June was a busy, eventful month for local artist Tara Tran. She graduated from the University of Nevada, Reno with a double major: anthropology and arts. She also had her first solo painting exhibition through the Holland Project. Add in membership with two local bands, and Tran is definitely becoming a fixture in Reno art circles.
“I think Reno has always had a flourishing art scene,” Tran said. “There have always been people who are more than willing to create a platform to display artists and people who want to come watch a show or go to a gallery. There’s room to do whatever you need to do, but it’s also big enough to have people there for you, a foundation and a place to get you started. With my art, I definitely wouldn’t be where I am, or even close, without the community here.”
Tran’s interest in art began in high school. “I was doodling a lot as a way to pay attention in class,” Tran said. “I had trouble with my attention span, and drawing gave me something for my hands to do. It was like a hobby and a way to keep from getting too distracted, then I just got more and more into it.”
Once she started going to UNR, Tran discovered painting. “I started during my sophomore year of college, and by my junior year I fell love with it,” she said. “It’s definitely my favorite art form.”
Tran also has some experience with printmaking, which she said she still enjoys, “but it’s very strict, and it’s hard to be messy. And, I’m a messy person.”
An emotional type of “messiness” is also prevalent in Tran’s other artistic pursuits. There are the two bands in which she plays guitar and sings: the punk band Maggot and what she calls a “performance art project” called Trust Fall, where she plays solo and is joined by dancer Jelani Best.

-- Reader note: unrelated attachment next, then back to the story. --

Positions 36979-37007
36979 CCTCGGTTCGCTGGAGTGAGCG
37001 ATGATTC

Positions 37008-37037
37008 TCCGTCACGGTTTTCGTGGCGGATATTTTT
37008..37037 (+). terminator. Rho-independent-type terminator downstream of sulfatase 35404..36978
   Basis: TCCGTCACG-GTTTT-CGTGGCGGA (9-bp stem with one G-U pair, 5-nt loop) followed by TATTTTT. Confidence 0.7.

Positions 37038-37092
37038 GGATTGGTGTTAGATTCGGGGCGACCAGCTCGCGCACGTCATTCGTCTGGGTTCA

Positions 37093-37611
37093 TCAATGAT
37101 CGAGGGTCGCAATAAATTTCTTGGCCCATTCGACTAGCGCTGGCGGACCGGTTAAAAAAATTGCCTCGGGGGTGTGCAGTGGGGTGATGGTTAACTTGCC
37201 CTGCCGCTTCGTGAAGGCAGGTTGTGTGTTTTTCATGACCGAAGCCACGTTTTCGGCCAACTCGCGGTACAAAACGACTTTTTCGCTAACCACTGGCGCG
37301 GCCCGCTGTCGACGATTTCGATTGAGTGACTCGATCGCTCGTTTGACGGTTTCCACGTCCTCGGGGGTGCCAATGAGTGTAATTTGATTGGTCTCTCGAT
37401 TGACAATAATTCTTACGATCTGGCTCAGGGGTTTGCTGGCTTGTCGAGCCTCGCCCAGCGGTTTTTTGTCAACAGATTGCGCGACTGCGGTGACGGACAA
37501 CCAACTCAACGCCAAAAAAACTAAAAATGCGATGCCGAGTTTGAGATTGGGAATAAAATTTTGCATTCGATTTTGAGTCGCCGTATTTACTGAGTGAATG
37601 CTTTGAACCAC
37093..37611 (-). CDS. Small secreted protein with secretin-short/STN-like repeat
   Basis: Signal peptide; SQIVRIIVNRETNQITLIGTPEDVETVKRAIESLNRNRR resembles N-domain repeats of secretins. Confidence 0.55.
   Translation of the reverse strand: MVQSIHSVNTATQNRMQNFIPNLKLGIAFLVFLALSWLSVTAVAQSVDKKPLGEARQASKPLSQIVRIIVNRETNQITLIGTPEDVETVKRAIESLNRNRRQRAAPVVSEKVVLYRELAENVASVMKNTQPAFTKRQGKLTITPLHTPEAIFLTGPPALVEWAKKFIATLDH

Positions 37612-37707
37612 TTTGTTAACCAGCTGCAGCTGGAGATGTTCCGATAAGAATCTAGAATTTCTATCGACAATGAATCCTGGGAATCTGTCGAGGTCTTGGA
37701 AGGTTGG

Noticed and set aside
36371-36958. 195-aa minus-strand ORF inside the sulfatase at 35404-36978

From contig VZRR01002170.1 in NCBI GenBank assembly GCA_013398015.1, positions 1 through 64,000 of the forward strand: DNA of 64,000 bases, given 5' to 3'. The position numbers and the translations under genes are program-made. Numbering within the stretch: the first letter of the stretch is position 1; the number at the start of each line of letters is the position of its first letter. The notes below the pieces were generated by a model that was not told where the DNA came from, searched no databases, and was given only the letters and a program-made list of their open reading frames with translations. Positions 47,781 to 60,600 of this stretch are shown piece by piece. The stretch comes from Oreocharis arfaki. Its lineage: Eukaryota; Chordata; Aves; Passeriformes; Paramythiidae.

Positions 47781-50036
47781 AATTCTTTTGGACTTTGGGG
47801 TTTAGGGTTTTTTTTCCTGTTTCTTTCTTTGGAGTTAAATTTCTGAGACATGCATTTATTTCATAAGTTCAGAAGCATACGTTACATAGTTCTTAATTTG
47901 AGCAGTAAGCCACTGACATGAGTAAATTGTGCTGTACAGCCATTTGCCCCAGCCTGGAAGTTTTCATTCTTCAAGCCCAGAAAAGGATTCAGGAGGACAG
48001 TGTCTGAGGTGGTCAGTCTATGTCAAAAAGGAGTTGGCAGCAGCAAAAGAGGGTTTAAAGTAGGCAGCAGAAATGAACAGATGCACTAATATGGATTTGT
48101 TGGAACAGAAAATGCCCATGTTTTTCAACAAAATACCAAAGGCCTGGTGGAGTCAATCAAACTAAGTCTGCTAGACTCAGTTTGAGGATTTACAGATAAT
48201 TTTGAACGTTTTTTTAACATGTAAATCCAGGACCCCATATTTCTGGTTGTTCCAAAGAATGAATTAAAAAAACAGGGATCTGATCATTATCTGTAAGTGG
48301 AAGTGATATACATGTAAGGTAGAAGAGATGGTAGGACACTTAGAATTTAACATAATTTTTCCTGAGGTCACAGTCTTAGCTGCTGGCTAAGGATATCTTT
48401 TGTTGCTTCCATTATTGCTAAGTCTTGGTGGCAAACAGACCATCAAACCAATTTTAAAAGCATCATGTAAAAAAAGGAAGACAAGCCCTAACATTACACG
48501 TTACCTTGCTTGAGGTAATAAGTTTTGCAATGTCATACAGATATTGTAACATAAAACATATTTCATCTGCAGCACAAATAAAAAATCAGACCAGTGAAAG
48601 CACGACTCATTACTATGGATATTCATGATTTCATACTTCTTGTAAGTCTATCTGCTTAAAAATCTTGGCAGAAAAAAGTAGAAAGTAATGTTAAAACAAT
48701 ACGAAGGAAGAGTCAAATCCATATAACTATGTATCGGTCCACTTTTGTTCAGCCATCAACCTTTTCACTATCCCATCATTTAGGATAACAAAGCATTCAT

“It’s an exploration of romance and how it’s traditionally used to take women’s power away,” Tran said. “It’s all covers of old romantic songs, jazz and old country.”
In Maggot, Tran has a song called “Kill the Imposter,” which is also the name of one of her paintings in her exhibition Nervous System, which recently wrapped up at the Holland Project Micro Gallery at Bibo Coffee Co. In the painting, a person is cutting a very large snake in half with a sword. She said the snake is “symbolic of when I feel unattached to something. I sometimes feel like there are emotions that I don’t understand or can’t connect to, ones that aren’t my own.”
Tran said all her paintings are meant to show the physical language of feelings, something that can be universal. “Sometimes your body itself is the most direct expression of your feelings,” she said. “It’s the way your face contorts when you are sad or when you huddle up when you are scared. You don’t need a translation. You see them and you know.”
She’ll continue to explore her own emotions through painting. Tran plans to stay in Reno (“for a year or so at least,” she said), and she’s already working on some new paintings. Unlike the smaller canvases that she used for her Nervous System show, Tran’s next works are going to be truly writ large.
“I’ve been painting these five-foot pieces, so I’m going to continue working on those,” she said. “It’s part of the same idea [as Nervous System], but it’s more about expressing intimacy and embodying what happens when two people come together.”